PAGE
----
Tuesday, August 21, 2012

Friends: make them, keep them or leave them

Friendship is a relationship with broad, ambiguous, and even shifting boundaries. The terms friend and friendship mean different things to different people and different things to the same people at different times. In spite of friendship’s vague and seemingly indefinable quality, friendships contribute in important ways to psychological development and health and well-being from early childhood through the older adult years.

Little attention was devoted to friendship in early times. However, friendship has at present become one of the more favoured topics. Unlike other important relationships, there are no ceremonies surrounding the formation of a friendship. In fact, friendships rarely begin with two people declaring that, “I will be true to you in good times and in bad, in sickness and in health.” Rather, friendships develop gradually when two people get on with each other sharing and caring. In the same way when friendships end, there will be no announcement of the decision by one or both parties. Occasionally friendships end abruptly due to obvious breaches of good will such as dishonesty or betrayal. Most often, however, friendships merely fade away as the partners cease doing the things that gave the relationship its meaning. Peer relationships play an important part in a teenager’s life.

Benefits of Friendship

Friends benefit one another in innumerable ways. They listen, encourage, give advice, help with chores, loan money, have fun, exchange trivia, share confidences, and simply “are there” for one another. The specifics vary from time to time and from one friendship to another.

eens tend to spend more time with their peers through which they reap numerous benefits. Friendships provide teens with opportunities to develop conflict resolution skills. Teens can learn how fight and still remain friends. Friends also provide fun and excitement for teens through companionship and recreation. Friends also give advice to one another. Teens talk through lots of issues and problems with their friends. Loyalty is a valued trait in friendship.

Teens are looking for loyal allies that can help them out at school or in their own neighborhood. Friendships also provide stability during times of stress or transition. It is helpful to teens to have a friend who is going through the same situations and can ease the anxieties of the times.

Same gender to other gender

For most teenagers, their early friendships are mostly same gender. Best friends are almost always two boys or two girls. But as teens mature, friendships begin to shift into mixed groups of boys and girls, and later to some level of pairing off. Early teen friendship groups help teens explore their new feelings and get to a comfort level with the opposite sex. This again is a very natural part of the maturing process and if handled properly should not be feared by parents and adults.

Online Friendships

Of course, online friendships are a big part of teen life, and this concerns many parents, who tend to prefer a physical person they can meet and talk to. Through social networking sites such as Facebook, MySpace and chat rooms, teens can gather friends in cyberspace with a sense of anonymity. However self-presentation is an important part of growing up, and the online space is all about getting feedback on yourself. Teens can try on different identities, blog about real and fantasy issues, and create a daring profile that may attract attention, even to a teen who is plain in real life. However, at times social networking can also have positive effects on teens such as helping introverted adolescents forge relationships or providing a venue for activism. For some teens it is just how they make new friends “I like it.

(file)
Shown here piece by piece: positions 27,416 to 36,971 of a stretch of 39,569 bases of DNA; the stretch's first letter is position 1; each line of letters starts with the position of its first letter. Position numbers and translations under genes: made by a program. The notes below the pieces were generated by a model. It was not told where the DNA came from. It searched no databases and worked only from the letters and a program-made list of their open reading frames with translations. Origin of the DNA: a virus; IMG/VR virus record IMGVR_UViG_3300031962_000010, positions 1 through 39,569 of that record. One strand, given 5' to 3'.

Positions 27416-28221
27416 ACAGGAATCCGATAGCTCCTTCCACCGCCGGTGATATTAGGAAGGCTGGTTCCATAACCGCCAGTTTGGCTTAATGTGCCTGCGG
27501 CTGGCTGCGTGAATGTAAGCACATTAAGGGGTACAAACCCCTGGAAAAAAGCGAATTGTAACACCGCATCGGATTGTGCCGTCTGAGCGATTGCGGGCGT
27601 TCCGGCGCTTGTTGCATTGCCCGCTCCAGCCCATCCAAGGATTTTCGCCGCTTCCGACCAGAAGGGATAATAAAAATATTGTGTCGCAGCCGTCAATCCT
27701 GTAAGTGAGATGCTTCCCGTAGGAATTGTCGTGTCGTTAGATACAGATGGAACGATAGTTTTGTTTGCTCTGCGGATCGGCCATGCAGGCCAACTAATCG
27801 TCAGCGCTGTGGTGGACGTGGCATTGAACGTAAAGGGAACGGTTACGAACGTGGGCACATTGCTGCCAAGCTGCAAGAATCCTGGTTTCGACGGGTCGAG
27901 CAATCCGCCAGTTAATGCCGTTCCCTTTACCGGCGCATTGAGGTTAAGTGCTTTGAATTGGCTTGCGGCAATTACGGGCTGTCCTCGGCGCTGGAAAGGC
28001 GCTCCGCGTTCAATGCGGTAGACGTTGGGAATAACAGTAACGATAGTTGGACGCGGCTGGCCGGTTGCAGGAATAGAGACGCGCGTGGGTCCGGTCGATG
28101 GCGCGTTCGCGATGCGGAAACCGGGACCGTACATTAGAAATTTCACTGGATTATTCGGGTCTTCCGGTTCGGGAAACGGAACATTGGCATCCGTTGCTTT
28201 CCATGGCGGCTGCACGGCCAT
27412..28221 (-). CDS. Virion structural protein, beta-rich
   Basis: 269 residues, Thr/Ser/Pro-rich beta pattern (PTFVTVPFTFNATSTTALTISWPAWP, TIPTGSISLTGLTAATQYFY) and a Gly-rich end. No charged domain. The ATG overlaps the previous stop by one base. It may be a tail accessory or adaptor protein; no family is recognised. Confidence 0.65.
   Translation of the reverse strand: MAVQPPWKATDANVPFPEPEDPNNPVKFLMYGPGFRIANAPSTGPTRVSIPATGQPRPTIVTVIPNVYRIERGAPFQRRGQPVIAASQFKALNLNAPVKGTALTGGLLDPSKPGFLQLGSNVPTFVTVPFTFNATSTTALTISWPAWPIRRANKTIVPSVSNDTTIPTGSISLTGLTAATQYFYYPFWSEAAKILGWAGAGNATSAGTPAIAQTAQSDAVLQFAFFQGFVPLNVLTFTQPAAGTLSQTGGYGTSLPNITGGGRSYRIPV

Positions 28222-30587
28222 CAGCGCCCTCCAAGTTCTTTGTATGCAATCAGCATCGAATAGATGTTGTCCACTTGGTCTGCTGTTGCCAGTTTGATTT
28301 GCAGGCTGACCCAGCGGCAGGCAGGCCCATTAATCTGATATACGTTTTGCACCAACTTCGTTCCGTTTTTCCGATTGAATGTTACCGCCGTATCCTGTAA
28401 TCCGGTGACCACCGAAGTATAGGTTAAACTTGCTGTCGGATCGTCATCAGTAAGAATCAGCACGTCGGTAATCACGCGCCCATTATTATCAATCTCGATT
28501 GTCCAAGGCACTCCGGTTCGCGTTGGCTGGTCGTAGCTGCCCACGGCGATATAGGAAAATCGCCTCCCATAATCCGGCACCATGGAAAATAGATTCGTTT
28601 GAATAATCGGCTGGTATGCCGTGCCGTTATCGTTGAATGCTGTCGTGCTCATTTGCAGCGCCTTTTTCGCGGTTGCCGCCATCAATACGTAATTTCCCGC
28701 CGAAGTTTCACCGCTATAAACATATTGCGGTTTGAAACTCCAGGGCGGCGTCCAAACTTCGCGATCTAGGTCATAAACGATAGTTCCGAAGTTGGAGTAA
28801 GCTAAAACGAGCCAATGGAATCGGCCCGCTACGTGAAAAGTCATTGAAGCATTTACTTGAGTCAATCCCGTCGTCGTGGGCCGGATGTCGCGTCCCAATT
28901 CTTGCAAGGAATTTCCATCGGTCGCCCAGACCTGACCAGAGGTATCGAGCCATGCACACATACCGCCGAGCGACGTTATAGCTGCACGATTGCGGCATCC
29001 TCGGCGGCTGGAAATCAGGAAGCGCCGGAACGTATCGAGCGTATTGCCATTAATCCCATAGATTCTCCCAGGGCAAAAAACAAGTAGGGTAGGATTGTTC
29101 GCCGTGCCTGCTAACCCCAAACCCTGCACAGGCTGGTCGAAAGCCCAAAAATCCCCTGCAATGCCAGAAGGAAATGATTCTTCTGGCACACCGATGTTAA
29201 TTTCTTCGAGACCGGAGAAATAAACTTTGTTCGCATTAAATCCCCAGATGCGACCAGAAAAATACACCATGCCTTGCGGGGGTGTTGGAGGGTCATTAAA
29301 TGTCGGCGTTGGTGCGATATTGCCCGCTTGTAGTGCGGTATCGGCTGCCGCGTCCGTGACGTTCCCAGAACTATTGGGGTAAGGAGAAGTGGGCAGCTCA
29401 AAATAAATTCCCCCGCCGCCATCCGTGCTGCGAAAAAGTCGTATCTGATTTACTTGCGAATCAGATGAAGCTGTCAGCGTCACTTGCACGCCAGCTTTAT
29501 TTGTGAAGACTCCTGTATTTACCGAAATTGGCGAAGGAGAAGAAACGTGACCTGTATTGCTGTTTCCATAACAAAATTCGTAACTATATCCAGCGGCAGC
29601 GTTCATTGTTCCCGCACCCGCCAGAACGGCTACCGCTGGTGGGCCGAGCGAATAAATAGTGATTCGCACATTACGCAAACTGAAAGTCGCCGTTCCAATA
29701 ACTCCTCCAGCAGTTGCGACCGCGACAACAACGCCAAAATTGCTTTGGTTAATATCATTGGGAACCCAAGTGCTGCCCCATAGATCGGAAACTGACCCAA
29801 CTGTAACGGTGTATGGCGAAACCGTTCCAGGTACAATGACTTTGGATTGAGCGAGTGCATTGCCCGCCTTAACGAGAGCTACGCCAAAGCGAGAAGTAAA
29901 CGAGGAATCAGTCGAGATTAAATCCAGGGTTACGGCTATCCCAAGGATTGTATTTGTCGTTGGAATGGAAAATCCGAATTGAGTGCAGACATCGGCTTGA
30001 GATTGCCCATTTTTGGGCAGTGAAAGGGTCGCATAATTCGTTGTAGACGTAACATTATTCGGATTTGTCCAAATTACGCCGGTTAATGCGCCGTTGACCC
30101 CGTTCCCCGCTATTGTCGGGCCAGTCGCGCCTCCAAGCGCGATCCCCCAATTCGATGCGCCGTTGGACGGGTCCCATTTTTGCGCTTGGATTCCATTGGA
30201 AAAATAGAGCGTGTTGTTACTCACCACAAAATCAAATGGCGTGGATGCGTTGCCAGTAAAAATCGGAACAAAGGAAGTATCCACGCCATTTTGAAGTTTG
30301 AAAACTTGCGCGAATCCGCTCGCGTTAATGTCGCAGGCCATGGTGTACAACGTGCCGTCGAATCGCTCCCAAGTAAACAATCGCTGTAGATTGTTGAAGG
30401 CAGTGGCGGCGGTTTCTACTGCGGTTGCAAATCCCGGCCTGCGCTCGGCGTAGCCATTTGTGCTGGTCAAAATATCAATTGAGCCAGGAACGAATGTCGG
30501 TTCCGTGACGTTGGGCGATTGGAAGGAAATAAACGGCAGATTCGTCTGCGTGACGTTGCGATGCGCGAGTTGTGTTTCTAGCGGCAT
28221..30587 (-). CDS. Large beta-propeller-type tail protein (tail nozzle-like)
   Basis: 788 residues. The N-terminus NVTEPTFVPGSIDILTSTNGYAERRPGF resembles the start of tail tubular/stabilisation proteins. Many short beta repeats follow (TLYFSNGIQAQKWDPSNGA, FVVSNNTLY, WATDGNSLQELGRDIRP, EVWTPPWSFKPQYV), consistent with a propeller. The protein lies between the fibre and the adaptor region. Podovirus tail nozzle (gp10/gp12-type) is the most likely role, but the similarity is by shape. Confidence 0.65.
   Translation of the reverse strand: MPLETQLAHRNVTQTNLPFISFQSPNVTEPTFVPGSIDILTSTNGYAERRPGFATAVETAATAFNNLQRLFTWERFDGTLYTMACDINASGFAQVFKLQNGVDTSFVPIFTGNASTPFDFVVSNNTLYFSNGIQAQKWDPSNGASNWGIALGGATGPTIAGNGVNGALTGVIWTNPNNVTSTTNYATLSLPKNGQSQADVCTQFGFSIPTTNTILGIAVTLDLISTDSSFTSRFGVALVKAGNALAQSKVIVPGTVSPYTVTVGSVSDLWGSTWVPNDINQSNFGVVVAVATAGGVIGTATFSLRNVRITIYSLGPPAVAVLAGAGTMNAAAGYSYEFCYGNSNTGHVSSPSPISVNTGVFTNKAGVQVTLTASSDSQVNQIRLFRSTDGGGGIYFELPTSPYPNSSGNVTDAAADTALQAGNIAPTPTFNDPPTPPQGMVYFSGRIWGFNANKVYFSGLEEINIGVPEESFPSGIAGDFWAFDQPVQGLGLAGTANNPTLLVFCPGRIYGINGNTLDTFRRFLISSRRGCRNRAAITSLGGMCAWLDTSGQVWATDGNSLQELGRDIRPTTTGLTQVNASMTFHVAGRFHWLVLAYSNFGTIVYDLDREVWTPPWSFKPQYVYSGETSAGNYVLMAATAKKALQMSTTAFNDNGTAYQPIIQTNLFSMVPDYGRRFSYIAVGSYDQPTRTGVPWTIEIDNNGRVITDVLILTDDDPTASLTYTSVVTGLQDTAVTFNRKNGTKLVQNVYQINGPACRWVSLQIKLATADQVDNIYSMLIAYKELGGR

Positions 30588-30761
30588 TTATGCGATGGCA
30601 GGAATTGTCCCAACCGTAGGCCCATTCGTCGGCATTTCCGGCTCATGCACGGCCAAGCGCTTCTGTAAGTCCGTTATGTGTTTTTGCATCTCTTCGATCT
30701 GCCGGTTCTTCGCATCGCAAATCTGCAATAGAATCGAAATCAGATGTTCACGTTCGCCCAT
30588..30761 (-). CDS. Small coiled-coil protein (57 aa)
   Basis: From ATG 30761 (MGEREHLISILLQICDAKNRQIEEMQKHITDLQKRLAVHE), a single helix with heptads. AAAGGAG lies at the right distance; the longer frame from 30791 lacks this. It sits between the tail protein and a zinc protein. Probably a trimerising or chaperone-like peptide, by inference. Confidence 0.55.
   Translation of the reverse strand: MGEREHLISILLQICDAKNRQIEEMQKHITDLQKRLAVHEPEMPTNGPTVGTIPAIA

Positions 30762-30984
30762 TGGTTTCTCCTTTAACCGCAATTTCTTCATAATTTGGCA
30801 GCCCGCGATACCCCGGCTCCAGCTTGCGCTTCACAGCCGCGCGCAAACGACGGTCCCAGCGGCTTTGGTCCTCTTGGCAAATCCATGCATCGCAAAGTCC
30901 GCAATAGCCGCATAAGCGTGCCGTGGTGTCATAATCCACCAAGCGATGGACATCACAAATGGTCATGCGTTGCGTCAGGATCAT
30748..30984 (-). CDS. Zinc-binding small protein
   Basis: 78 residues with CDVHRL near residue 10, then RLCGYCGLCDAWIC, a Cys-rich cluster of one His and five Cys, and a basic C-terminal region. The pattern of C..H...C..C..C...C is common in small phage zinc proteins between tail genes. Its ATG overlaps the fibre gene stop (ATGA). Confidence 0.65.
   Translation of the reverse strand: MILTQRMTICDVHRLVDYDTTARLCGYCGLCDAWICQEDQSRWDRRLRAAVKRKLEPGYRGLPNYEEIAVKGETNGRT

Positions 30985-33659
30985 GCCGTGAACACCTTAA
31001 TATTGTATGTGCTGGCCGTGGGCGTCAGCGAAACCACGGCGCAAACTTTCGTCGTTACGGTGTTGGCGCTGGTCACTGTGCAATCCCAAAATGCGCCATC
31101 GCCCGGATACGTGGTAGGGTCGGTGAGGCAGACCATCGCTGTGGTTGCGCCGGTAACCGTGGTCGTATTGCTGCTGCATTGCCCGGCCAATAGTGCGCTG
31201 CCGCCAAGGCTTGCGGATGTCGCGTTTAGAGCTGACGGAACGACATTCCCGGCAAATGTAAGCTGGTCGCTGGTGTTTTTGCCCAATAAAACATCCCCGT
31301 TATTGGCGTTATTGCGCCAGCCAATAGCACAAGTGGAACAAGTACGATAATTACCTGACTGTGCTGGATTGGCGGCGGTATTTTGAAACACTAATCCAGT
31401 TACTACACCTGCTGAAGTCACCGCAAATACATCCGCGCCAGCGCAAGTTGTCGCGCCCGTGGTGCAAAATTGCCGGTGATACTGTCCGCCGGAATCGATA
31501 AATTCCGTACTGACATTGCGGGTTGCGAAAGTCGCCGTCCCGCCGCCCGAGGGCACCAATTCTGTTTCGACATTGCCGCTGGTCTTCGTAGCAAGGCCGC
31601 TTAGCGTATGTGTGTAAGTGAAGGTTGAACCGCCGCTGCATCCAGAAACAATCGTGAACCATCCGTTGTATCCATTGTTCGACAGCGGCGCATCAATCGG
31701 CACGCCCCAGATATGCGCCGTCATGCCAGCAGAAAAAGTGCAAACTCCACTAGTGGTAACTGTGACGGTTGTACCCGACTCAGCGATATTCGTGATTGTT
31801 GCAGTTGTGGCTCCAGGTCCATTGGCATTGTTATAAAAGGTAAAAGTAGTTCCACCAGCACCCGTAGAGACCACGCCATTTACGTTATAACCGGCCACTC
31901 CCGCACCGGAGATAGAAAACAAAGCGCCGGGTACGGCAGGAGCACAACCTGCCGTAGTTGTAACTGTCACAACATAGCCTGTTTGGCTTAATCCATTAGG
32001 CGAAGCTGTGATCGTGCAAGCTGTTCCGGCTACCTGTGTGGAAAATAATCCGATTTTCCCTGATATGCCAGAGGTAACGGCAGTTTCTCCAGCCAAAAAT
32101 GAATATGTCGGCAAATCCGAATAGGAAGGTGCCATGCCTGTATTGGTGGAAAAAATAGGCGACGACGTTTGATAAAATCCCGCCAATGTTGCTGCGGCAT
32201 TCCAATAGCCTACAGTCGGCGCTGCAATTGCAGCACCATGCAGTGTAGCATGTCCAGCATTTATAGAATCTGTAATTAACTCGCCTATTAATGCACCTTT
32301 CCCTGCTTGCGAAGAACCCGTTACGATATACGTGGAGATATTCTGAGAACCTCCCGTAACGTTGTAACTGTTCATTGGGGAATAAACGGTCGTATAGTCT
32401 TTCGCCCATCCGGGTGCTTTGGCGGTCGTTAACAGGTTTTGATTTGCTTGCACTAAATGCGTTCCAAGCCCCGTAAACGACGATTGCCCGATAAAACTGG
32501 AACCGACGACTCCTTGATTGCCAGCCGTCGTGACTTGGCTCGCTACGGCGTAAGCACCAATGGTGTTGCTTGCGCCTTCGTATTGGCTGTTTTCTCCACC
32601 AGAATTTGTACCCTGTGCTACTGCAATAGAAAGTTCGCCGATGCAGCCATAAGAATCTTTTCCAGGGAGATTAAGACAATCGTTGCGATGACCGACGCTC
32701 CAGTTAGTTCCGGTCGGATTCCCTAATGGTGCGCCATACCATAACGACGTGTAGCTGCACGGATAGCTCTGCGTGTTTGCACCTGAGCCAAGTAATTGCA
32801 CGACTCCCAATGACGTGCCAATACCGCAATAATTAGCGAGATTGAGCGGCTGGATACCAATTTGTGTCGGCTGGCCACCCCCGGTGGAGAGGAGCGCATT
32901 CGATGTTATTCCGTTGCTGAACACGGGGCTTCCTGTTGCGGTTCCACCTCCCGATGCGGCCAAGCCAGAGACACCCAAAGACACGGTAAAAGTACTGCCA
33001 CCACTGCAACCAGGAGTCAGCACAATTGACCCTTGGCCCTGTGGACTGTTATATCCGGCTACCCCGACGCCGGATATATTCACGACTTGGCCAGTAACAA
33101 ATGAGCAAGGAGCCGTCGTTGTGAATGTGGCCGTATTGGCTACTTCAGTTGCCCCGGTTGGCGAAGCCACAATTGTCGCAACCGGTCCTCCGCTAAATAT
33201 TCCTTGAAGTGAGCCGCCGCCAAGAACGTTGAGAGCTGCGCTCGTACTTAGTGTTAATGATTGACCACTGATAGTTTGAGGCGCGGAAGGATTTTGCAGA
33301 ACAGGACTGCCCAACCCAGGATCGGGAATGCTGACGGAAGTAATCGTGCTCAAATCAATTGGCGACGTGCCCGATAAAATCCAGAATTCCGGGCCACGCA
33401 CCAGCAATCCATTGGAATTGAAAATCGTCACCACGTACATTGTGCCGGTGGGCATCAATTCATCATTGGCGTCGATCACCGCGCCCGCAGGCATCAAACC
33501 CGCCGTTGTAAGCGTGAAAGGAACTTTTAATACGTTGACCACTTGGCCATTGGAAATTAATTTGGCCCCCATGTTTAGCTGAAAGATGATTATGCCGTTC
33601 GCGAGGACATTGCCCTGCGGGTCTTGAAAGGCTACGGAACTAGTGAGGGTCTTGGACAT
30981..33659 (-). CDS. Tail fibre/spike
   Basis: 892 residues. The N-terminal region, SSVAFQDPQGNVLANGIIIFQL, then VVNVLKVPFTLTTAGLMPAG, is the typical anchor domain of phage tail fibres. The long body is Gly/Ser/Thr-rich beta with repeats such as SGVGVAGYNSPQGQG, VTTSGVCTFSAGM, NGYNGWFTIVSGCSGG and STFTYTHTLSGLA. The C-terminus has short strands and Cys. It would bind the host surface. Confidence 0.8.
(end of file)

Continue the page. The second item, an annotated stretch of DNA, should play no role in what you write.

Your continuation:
I just like networking, that is about it,” a teen said. Another boy echoed his sentiments: “When you look at their profile you get to see who they are and see if they might like the same things you like. You might like how they look or something like that.” And for some teens, boys in particular, it is a way to meet and approach potential romantic partners. “If you are just on there and you are looking through and you see a good-looking girl on there and she wants to be my friend and you accept ” a boy said. Although the Internet may give teens a forum, it may also rob them of the richness of real-life friendships. Time spent online, after all, is time not spent with friends and could lessen the social support teens feel.

Issues in friendships

Lots of problems can arise in teen friendships. It can be fighting with a friend, growing apart from a friend, approaching a friend with a problem, dealing with a jealous friend or moving away from a friend, these can impact the life of a teen. Even the best of friends can get jealous of one another from time to time. Regardless of the reason, many teens approach their friendships with an inability to trust others’ loyalty and commitment and fear their friend will replace them with others who are more interesting. In any of the above situations it is best to find a solution through discussion rather than destroying the friendship.

Without friends

What happens when youth do not have friends? Teens without friends tend to be more lonely and unhappy. They tend to have lower levels of academic achievement and lower self esteem. As they get older, they are more apt to drop out of school and to get involved in delinquent activities. Thus friendship is a comfortable and a lovely relationship.

card once my best friend gave me read “A friend is one to whom you can pour out the contents of your heart, chaff and grain alike, knowing the gentlest hands will take and sift it, keep what is worth keeping and with a breath of kindness, blow the rest away.” If you have a good friend to whom you can pour out everything in your heart, you can consider yourself lucky one out there.
Daily News - Ruwanthi ABEYAKOON